SA govt's irregular expenditure soars to R62bn, material losses at R2.8bn

2019-11-20 14:15
Auditor-General Kimi Makwetu releases the audit findings for 2018-2019. (Jan Gerber/News24)

Auditor-General Kimi Makwetu releases the audit findings for 2018-2019. (Jan Gerber/News24)

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The irregular expenditure of the South African government's national and provincial departments has increased to more than R60bn, while material financial losses amount to R2.8bn, the Auditor General revealed on Wednesday.

Irregular expenditure increased to R62.60bn from the R51bn reported the previous year – an increase of more than R10bn.

Auditor General Kimi Makwetu presented to the media the "disappointing" audit results of the national and provincial governments for 2018-2019 on Wednesday.

His report revealed that 28 material misstatements were identified at eight auditees, which resulted in a financial loss of R2.81bn.

The Passenger Rail Agency of South Africa (Prasa) contributed the biggest amount – R2.2bn – to material irregularities of the South African government in the last financial year.

"Of the known loss, R2.2bn is the money expected to be lost as a result of the irregularities in the purchase of locomotives by the Passenger Rail Agency of South Africa," read Makwetu's statement.

The most material irregularities were identified at the Free State's Department of Human Settlements, with 10, closely followed by Prasa, with nine.

Material irregularities stem from non-compliance with legislation, but has a broader scope than irregular expenditure and can be applied to fraud, theft and a breach of fiduciary duty, meaning that an official did not comply with legislation. Material irregularities also differ from irregular expenditure in that the non-compliance results in a material financial loss.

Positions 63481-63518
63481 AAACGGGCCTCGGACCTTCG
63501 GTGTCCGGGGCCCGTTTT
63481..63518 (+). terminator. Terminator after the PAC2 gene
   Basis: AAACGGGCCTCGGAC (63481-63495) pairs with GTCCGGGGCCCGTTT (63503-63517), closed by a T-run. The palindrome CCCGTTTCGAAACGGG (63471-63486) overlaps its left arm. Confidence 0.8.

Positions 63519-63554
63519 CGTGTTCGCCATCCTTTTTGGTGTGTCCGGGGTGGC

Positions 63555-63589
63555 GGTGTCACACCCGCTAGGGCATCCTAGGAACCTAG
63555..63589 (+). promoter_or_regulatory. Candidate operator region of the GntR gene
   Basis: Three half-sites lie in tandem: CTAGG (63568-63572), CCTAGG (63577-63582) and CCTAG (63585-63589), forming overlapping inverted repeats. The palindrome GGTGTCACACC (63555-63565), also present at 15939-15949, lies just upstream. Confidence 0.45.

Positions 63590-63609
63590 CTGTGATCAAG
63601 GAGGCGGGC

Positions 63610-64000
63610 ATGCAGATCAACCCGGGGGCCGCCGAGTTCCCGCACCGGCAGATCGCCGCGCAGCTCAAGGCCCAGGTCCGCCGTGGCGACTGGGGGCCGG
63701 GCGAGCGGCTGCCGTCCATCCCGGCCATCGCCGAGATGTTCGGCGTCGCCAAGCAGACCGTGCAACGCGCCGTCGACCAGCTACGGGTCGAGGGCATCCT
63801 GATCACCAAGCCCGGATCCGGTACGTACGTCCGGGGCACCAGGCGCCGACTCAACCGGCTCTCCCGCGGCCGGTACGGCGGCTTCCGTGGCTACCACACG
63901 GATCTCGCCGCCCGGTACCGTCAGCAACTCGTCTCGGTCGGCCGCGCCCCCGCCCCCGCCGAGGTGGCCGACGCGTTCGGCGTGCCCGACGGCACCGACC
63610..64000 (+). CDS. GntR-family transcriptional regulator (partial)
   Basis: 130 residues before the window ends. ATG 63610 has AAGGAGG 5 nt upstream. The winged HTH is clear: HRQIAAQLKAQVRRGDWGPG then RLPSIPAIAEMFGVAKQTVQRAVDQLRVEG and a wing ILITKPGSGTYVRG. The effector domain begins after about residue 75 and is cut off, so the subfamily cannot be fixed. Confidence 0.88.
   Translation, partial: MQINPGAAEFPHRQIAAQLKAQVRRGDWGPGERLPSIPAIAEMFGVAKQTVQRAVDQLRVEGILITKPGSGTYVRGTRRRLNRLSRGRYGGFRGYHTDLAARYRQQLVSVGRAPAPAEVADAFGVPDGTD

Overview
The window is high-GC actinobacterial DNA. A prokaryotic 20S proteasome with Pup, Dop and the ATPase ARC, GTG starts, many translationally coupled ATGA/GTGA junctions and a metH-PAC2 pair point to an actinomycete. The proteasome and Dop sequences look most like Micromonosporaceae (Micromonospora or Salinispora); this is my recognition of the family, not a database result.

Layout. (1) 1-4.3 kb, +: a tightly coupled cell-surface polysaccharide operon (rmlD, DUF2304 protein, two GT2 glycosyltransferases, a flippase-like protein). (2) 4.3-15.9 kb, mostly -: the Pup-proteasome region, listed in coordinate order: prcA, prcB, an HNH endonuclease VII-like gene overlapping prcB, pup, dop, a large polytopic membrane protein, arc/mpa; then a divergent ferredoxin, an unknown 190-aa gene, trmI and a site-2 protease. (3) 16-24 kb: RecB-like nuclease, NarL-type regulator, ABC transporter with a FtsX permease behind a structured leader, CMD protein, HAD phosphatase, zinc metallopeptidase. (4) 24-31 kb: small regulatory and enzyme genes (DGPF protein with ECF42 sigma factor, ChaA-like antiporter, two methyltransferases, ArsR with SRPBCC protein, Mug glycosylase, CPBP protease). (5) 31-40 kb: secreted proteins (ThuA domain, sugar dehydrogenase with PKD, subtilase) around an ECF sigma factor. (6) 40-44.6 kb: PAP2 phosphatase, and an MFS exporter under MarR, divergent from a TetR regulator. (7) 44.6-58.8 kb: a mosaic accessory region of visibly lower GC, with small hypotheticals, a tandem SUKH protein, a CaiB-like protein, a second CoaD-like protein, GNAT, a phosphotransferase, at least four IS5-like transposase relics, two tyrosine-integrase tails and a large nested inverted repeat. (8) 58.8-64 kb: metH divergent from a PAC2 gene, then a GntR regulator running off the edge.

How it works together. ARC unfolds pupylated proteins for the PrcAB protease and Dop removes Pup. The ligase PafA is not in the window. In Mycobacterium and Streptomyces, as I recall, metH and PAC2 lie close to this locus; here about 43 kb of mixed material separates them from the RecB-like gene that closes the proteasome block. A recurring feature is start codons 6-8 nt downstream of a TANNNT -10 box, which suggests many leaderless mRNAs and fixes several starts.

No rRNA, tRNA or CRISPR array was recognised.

On irregular expenditure, Makwetu noted that the figure could be higher than the reported R62bn.

"It is worth noting that the amount could be even higher as 34% of the auditees were qualified because the amount disclosed was incomplete and/or disclosed that they had incurred irregular expenditure but that the full amount was unknown," read Makwetu's statement.

"We could not audit R2.33bn worth of contracts due to missing or incomplete information," he said.

Irregular expenditure is expenditure where there was non-compliance with legislation in the process leading up to the payment. It does not necessarily mean that money was stolen or lost.

However, Makwetu was encouraged that unauthorised expenditure decreased by 23% from the previous year. But he remained concerned that the number of departments that incurred this type of expenditure increased for the past three years.

Fruitless and wasteful expenditure also increased.

"Government cannot afford to lose money because of poor decision-making, neglect of inefficiencies; however, we continue to see a rise in fruitless and wasteful expenditure," Makwetu said.

Fruitless and wasteful expenditure increased by 7% from the previous year, mostly due to the National Department of Energy losing R110m for additional storage costs of solar heater panels manufactured and stored by suppliers beyond the agreed storage period, and the Free State's Department of Health losing R101m for remedial work on infrastructure projects.

Read more on:    economy  |  government spending

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